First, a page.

Chinese embassy in Yangon face daily protest for defending Myanmar army coup

Protesters hold up the three finger salute with signs calling for the release of detained Myanmar civilian leader Aung San Suu Kyi in Yangon. (Photo courtesy: AFP)

(, Feb16’21) – Thousands of Burmese have been protesting daily in front of the Chinese embassy in Yongon (or Rangoon, the capital of Myanmar, formerly Burma, until 2006) over the past one week as part of their opposition to the Feb 1 military coup in the country, reported the Feb 15.

The anti-coup protesters have been angered by Beijing’s defence of the military regime, which called the coup an “internal affair” at the United Nations Human Rights Council in Geneva when the issue was sought to be raised there.

Along with Russia, China also blocked attempts to condemn the military takeover at the UN Security Council. Beijing described the coup as a “major cabinet reshuffle”, sparking young people in Burma to start online campaigns against Chinese products.

The report said the embassy protest was larger on Feb 15 with placards reading, “Shame on you”, “Justice is blind, coup is a crime, China is behind it”, “China breaks our democracy”, “Myanmar’s military dictatorship is made in China” and “China bullies Myanmar”.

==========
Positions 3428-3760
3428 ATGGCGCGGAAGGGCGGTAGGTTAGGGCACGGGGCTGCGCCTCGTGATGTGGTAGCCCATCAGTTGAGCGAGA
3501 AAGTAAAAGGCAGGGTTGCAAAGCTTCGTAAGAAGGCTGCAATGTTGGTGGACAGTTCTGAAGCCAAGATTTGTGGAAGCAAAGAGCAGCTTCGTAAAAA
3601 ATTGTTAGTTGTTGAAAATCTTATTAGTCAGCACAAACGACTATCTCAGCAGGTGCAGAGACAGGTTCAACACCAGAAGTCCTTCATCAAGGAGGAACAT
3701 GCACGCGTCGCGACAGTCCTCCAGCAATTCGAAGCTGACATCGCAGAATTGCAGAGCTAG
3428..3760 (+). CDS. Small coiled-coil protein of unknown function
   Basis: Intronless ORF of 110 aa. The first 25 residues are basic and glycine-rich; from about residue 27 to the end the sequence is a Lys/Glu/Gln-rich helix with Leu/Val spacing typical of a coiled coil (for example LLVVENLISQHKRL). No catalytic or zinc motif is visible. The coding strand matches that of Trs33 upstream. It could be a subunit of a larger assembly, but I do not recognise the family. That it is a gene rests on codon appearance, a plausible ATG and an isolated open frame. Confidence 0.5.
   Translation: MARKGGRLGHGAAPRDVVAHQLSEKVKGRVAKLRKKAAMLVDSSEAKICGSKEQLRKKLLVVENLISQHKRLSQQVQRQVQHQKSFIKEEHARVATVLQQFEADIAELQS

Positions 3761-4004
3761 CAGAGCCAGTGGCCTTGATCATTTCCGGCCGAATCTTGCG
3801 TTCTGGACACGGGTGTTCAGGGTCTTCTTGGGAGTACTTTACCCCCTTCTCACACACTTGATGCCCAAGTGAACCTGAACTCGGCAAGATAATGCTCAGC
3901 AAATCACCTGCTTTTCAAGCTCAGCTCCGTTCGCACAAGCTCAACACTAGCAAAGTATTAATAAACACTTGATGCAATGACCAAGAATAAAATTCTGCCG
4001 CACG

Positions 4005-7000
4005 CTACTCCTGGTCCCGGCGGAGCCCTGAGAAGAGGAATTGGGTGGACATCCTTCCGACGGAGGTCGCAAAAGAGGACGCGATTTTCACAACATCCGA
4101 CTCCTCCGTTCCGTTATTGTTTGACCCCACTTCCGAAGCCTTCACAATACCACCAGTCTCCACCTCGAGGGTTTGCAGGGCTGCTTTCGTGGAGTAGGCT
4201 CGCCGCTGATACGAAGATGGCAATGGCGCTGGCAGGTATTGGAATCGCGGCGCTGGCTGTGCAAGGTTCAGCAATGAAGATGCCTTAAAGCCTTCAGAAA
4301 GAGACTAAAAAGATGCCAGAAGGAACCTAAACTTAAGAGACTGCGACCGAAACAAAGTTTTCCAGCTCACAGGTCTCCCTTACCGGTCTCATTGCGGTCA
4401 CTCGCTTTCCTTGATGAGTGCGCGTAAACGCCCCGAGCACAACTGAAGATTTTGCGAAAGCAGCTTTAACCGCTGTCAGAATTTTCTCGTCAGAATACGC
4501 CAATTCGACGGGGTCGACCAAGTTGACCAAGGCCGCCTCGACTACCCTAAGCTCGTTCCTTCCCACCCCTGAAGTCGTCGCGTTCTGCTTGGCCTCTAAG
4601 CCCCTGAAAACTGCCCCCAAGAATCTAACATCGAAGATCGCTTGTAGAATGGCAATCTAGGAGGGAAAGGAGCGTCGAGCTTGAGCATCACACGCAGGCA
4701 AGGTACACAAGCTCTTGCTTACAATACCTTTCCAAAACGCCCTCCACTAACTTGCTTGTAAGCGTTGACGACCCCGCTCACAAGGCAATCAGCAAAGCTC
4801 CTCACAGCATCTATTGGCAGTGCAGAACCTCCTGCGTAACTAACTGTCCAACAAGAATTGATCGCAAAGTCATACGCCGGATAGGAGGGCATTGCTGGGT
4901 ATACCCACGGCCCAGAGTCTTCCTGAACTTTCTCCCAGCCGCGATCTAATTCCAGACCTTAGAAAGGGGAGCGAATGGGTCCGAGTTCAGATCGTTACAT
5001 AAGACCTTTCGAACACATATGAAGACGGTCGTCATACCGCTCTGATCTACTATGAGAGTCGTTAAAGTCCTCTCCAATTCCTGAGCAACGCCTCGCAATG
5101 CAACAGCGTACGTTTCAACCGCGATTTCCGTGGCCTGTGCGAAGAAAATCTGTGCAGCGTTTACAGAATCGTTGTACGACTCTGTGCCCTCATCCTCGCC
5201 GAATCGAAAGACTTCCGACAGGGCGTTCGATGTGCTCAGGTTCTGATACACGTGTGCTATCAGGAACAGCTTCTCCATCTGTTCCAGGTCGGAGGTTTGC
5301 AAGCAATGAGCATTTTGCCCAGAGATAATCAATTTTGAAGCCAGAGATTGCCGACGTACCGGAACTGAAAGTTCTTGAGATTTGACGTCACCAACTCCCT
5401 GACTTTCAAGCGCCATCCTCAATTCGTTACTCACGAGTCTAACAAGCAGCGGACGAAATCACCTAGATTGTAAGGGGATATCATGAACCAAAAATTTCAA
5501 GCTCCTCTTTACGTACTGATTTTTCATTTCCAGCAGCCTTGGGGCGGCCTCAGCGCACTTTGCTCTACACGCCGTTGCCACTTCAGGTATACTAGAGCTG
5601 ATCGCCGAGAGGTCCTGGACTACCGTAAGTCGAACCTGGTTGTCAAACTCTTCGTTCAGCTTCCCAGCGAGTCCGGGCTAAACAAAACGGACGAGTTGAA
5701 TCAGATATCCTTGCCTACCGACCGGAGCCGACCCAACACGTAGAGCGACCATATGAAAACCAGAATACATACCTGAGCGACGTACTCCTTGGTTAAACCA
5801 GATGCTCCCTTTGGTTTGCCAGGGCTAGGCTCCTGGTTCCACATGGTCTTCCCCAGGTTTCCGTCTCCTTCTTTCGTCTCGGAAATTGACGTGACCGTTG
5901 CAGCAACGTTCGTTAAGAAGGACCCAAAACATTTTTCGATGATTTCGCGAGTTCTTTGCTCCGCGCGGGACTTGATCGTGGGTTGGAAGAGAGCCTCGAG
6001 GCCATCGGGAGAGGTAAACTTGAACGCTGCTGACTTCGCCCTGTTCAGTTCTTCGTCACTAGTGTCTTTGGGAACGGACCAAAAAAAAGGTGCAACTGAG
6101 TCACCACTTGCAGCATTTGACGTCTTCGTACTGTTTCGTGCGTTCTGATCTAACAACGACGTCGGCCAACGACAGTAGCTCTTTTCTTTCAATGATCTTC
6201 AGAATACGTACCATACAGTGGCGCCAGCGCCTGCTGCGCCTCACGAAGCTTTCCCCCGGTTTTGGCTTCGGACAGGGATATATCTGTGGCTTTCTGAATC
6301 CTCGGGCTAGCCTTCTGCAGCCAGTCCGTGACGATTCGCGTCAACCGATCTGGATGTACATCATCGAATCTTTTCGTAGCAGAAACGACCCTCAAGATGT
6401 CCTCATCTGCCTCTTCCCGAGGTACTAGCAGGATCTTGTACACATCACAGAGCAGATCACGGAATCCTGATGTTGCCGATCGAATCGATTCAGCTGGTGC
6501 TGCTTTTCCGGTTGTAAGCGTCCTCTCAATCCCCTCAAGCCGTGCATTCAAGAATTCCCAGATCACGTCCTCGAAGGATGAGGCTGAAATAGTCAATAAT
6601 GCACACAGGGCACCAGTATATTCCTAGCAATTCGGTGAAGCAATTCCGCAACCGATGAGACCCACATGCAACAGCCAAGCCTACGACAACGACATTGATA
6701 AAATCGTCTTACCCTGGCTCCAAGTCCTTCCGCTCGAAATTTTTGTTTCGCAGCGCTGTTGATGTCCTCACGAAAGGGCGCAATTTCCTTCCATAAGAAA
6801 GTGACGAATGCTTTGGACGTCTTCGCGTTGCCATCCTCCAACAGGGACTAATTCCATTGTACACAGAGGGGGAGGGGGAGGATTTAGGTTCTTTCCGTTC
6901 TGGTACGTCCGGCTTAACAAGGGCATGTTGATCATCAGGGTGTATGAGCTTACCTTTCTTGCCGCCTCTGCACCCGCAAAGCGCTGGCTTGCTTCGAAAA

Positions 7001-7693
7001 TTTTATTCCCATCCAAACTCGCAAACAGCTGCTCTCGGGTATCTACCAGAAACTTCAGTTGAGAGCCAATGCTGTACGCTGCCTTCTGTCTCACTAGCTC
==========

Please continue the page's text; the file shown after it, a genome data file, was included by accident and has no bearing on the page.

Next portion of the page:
“We are mad at China. We are demanding that China stop supporting the military but its support continues,” Ma Su Theingi Htun, a 24-year-old student, was quoted as saying. “We must put pressure China to show the Burmese do not accept the military government. I will keep coming until they understand.”

The report said young protesters stood close to the barricades in the front of the embassy gates, showing placards to CCTV cameras reading: “Support Myanmar, don’t support dictatorship”, “China and Russia secretly help Myanmar’s military, the world must know” and “China takes our resources. Why do you want more?”

China was the closest ally of Myanmar’s military when the country was isolated under the previous military regime for decades. The country is a major supplier of military hardware and technology to the military regime.

China was reported to have helped the military regime this time to build internet firewalls to block online freedom.

The report said that last week, work in the China-backed copper mines in Myanmar’s Monywa Township was suspended after more than 2,000 miners from the Kyisintaung copper mine joined the civil disobedience movement. The Letpadaung Taung copper mine in Sagaing’s Salingyi Township was also reported to have stopped operations after thousands of employees joined the movement.

The 2021 Myanmar coup d’état began on the morning of Feb 1 when State Counsellor Aung San Suu Kyi, President Win Myint, and other leaders of the ruling party were detained by the Tatmadaw, Myanmar’s military.

The military declared a state of emergency for a period of one year. Commander-in-Chief of Defence Services and coup leader Min Aung Hlaing assumed the role of Chairman of the State Administrative Council.


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